Why Students Goof Off in Class (Hint: It's Not Because They're Bad)


[Disclaimer: serious misbehavior in the classroom is a serious issue and should be dealt with accordingly. This article is not about such misbehavior, but rather everyday, ordinary “goofing around.”]

A few weeks ago, two of my most hard-working and conscientious students were seated next to each other in the computer lab. Both of them had completed the coding assignment we were working on. I was helping other students debug their computer programs on the other side of the room, and was unaware that these two had finished their work – and now had nothing to do. Seasoned teachers already know what happened next: escalating tomfoolery. One of them typed a bunch of gibberish on the other one’s screen. The other one turned off the first one’s monitor. The first one pulled the plug on the other’s CPU. The other stole the first one’s mouse. Typical seventh grade misbehavior, of course – but this time from two very unexpected sources.

What caused these two “good kids” to suddenly “go bad”?

Bad instructions.

I should have told everyone to occupy themselves with something (appropriate) online if they finished early. Since I didn’t, the two cherubs in question followed my lack of directions perfectly - and did nothing. And got bored. And tried to cure their boredom as seventh graders tend to do, by 1) trying to make each other laugh, 2) getting on each other’s nerves, and 3) both.

A few years ago, as I was observing another math classroom, I watched a kid clown around day after day instead of working on the week-long project he was supposed to be working on. This kid was ordinarily a high-level math student, and I had found his behavior to be exemplary in other classes, so the misbehavior in this case interested me. After he was ejected from the class one day on account of his increasingly disruptive antics, I had the chance (in the detention room) to ask for his side of the story. Fighting back tears, he informed me that he had no problem doing the math and had been trying to work on the project, but that he didn’t understand the point of the project or its directions. (This last part I could readily believe; none of the students understood them.) He also told me that he had been hurt by the teacher repeatedly accusing him of laziness, especially since, up to this point, he had considered the teacher to be a friend.

These situations illustrate a law that I’ve observed countless times over my 30-year teaching career, a law that should be right up there with Newton’s law of universal gravitation and Bernoulli’s law of fluid dynamics: Kids don’t goof off because they’re bad; they goof off because they’re bored, baffled, or browbeaten.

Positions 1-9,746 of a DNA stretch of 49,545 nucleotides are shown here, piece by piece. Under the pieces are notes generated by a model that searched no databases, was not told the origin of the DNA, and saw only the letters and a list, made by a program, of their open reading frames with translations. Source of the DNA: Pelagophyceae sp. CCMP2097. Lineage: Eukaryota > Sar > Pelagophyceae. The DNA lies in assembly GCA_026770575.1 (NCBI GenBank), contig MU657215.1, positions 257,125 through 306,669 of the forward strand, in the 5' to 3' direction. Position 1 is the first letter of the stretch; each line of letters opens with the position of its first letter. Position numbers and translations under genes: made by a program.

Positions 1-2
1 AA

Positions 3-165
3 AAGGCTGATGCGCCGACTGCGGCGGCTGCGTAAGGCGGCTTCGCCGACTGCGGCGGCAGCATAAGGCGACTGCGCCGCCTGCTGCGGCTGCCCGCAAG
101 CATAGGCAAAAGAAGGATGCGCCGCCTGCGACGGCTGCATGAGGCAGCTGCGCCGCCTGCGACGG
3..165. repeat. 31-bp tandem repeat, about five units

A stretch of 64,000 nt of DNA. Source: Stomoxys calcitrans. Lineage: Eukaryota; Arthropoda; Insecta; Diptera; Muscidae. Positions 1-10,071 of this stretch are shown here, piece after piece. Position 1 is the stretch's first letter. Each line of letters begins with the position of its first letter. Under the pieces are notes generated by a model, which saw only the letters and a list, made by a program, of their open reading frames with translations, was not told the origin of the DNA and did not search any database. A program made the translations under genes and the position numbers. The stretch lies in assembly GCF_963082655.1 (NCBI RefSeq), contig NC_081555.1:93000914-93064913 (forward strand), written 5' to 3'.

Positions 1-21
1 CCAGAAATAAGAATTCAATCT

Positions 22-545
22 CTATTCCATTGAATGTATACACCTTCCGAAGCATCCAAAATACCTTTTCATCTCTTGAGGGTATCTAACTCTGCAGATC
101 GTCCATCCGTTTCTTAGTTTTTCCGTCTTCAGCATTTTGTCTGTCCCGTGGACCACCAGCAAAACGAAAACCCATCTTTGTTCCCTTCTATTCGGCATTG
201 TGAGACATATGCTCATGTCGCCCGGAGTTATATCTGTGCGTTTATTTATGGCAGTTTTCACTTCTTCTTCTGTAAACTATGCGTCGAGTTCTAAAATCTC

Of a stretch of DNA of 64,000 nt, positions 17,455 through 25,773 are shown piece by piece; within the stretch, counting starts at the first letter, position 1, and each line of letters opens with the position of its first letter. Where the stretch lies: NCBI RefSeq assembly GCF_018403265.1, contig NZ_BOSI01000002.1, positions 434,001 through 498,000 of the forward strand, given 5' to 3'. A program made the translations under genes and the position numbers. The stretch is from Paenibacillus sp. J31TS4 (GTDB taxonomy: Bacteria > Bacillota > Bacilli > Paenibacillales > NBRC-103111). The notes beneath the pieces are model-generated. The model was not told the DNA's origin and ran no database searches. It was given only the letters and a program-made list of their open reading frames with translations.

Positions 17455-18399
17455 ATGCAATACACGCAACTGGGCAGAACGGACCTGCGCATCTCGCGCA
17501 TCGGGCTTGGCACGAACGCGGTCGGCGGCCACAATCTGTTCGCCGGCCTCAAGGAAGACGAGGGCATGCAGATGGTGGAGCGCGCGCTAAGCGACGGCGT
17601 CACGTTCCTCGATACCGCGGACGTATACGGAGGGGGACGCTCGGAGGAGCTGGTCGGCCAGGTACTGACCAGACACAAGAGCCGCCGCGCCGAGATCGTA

How can we make sure they aren’t bored or baffled? (I’m assuming we all know how to avoid browbeating them.) By keeping all instruction within the Goldilocks zone (or flow channel), the mental region where tasks aren’t too hard (confusing) or too easy (boring), but instead are continually just right. I’ve illustrated this zone below (by modifying an image from my article Why Kids Can Master Insanely Hard Video Games But Can’t Do Basic Math):

Now before we look at how to achieve this goal, let me talk about what I’m not talking about. I’m not talking about busy work (word searches, crossword puzzles, mazes, etc., etc., etc.). Schools are littered with this useless crap, because 1.) kids will happily do it, 2.) it’s not confusing, 3.) a kid can complete it incorrectly and it doesn’t matter, and, most importantly 4.) it gobbles up huge amounts of class time. Kids are fine with “working” on this nonsense because it runs out the clock and beats the other more mystifying or soul-crushing work the teacher could be giving them instead. Busy work is excluded from this discussion not because kids don’t learn anything from it (they don’t), or because it doesn’t empower them or make them feel better about themselves in any way (it doesn’t), but because it doesn’t prevent behavior problems. Why not? Because kids aren’t stupid; they know when they’re being condescended to – and they resent it just like we do.

Instruction within the Goldilocks zone prevents behavior problems because it requires and rewards sustained focus, and because it makes kids feel good about themselves, as all genuine accomplishments do. When students feel themselves actually growing and getting smarter – I mean, for real – they're more inclined to do their work, and less inclined to goof around or seek attention.

So how do we get there? By using the classic 1-2-3 punch of “see it, do it, check it.” Each learning task we assign must include an instantly understandable and fully worked-out example to refer to, a related practice problem, and a key containing the fully worked-out solution to the practice problem. (Stay tuned for forthcoming activities along these lines!) By working their way through sequences of related and slightly more complex tasks of this type, and by gradually progressing through “levels” of related and slightly more advanced topics, students will discover more reasons to apply themselves in school and take their learning seriously.

And will have fewer reasons to goof off.

Steve Hare

Math-Whisperer. Humanist.
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